World Day for Cultural Diversity for Dialogue and Development

From the Editor

Today marks the launch of the GMA blog, which will provide a space for dialogue about the human rights issues facing communities across the world. And 21st May is very fitting for this, as to day is the World Day for Cultural Diversity for Dialogue and Development. As Irina Bokova, Director-General of UNESCO, explains:

“Our cultural diversity is a stimulator of creativity. Investing in this creativity can transform societies. It is our responsibility to develop education and intercultural skills in young people to sustain the diversity of our world and to learn to live together in the diversity of our languages, cultures and religions, to bring about change.”

According to the UN, three-quarters of the world’s major conflicts have a cultural dimension, which is why events to promote dialogue and understanding are essential to enable us to learn to live together in harmony.

In 2001, UNESCO adopted the Universal Declaration on Cultural Diversity, which led to 21st May becoming a World Day. Following this, a campaign was launched in 2011 called ‘Do One Thing For Diversity and Inclusion’, to encourage people and organisations around the world to take action to support diversity. According to its website the campaign aims:

  • to raise awareness worldwide about the importance of intercultural dialogue, diversity and inclusion;
  • to build a world community of individuals committed to support diversity with real and every day-life gestures; and
  • to combat polarization and stereotypes to improve understanding and cooperation among people from different cultures.

The campaign recommends ten simple steps that people can take to celebrate cultural diversity and improve dialogue between communities:

  • Visit an art exhibit or a museum dedicated to other cultures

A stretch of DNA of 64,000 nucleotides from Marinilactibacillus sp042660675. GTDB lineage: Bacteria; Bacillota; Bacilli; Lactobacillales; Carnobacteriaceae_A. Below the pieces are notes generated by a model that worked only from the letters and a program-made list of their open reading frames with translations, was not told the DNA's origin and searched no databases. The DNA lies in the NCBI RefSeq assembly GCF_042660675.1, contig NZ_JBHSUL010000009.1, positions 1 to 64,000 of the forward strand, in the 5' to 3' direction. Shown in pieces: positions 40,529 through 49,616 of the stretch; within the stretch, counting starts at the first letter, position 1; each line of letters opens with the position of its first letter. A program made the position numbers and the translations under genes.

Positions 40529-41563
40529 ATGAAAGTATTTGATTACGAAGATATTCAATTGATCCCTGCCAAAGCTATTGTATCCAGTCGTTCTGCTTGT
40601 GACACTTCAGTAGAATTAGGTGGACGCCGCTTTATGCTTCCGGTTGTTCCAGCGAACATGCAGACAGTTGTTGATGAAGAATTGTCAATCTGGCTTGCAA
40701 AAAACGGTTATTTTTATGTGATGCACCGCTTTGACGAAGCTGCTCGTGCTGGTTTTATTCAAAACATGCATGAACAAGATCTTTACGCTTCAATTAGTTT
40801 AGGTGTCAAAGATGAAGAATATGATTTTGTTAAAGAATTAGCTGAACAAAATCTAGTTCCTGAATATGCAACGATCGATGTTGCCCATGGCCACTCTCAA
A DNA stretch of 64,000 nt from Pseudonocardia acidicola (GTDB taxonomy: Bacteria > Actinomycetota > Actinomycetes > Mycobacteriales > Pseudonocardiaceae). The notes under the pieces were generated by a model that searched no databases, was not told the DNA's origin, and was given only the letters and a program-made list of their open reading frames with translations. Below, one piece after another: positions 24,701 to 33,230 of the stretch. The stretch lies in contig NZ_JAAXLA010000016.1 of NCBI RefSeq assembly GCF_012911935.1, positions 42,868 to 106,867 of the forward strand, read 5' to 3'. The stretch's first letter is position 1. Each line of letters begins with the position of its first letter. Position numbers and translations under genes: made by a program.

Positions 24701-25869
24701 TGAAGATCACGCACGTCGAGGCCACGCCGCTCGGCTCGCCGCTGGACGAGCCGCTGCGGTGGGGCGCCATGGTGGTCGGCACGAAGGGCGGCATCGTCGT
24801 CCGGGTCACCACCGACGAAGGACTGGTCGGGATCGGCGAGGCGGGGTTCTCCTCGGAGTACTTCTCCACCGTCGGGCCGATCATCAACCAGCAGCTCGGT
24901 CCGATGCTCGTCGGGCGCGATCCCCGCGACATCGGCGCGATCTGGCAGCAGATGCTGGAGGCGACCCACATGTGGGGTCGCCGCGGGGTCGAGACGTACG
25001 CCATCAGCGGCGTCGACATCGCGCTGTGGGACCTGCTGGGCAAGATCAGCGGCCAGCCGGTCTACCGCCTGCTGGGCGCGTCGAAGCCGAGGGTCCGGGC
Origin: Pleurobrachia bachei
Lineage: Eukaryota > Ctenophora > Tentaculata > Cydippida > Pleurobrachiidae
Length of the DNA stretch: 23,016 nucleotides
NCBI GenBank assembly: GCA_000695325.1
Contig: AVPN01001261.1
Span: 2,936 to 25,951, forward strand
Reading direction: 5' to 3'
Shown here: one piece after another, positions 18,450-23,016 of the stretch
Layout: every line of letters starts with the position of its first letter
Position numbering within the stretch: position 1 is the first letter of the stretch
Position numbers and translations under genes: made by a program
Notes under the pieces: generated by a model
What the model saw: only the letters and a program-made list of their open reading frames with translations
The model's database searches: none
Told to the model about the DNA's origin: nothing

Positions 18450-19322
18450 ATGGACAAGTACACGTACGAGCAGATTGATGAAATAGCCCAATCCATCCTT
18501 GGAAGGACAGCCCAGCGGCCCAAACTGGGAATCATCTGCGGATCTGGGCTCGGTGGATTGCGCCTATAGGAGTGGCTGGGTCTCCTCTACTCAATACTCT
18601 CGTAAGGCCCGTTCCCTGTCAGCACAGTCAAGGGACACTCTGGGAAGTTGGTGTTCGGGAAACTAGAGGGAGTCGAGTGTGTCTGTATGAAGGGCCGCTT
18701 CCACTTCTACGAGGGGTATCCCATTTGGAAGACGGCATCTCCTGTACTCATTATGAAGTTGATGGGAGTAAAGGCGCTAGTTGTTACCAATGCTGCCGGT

• Learn about another religion
  • Plan an international film night
  • Listen to a musical tradition from a different culture
  • Play a sport related to a different culture
  • Invite a friend over and cook traditional food
  • Learn about traditional celebrations from other cultures
  • Volunteer with an organisation working for diversity and inclusion
  • Learn another language
  • Spread the word around you, family, friends and invite people from a different culture to share your customs

These steps, although small, can help bring communities together, not only to share but to integrate too. This integration leads to understanding, and understanding is the opposite of conflict, thus creating a more peaceful world, one simple step at a time.

If one looks around, it is easy to find examples of where this happens on a day to day basis. For example, GMA’s headquarters are based in Scotland, a country which has undergone massive changes in terms of population since the turn of the millennium; the number of ethnic minorities in doubled between 2001 and 2011, with roughly 200,000 people identifying as belonging to an ethnic minority now.

Glasgow is the most diverse city in Scotland, and although there have been many problems along the way – the murder of Turkish asylum seeker Firsat Dag in 2000 being a notable horror which the city had to come to terms with – Glasgow has, for the most part, embraced cultural diversity, with all newcomers taking on a bit of Glasgow and Glasgow taking on a bit of the newcomers.

This can be seen in many small examples of where two cultures have mixed – refugee cricket teams, haggis pakora, African tartan, kilt-wearing samba bands – to create something brand new. It can also be seen in the many groups and events which are organised across the city to promote a culutre of understanding; for instance, GMA is marking the upcoming Commonwealth Games by arranging an interfaith tribute where children from many different communities come together to create art with ‘Welcome’ as a theme.

‘Welcome’ is a word which sums up how dialogue and development for cultural diversity begins; and it is with this topic that we also begin this blog. If any articles on this blog inspire a reader to ‘do one thing for diversity and inclusion’, then we can count it as a success.

For more details about the upcoming GMA ‘Welcome’ Art Workshop, please see GMA’s Facebook page.

 

 

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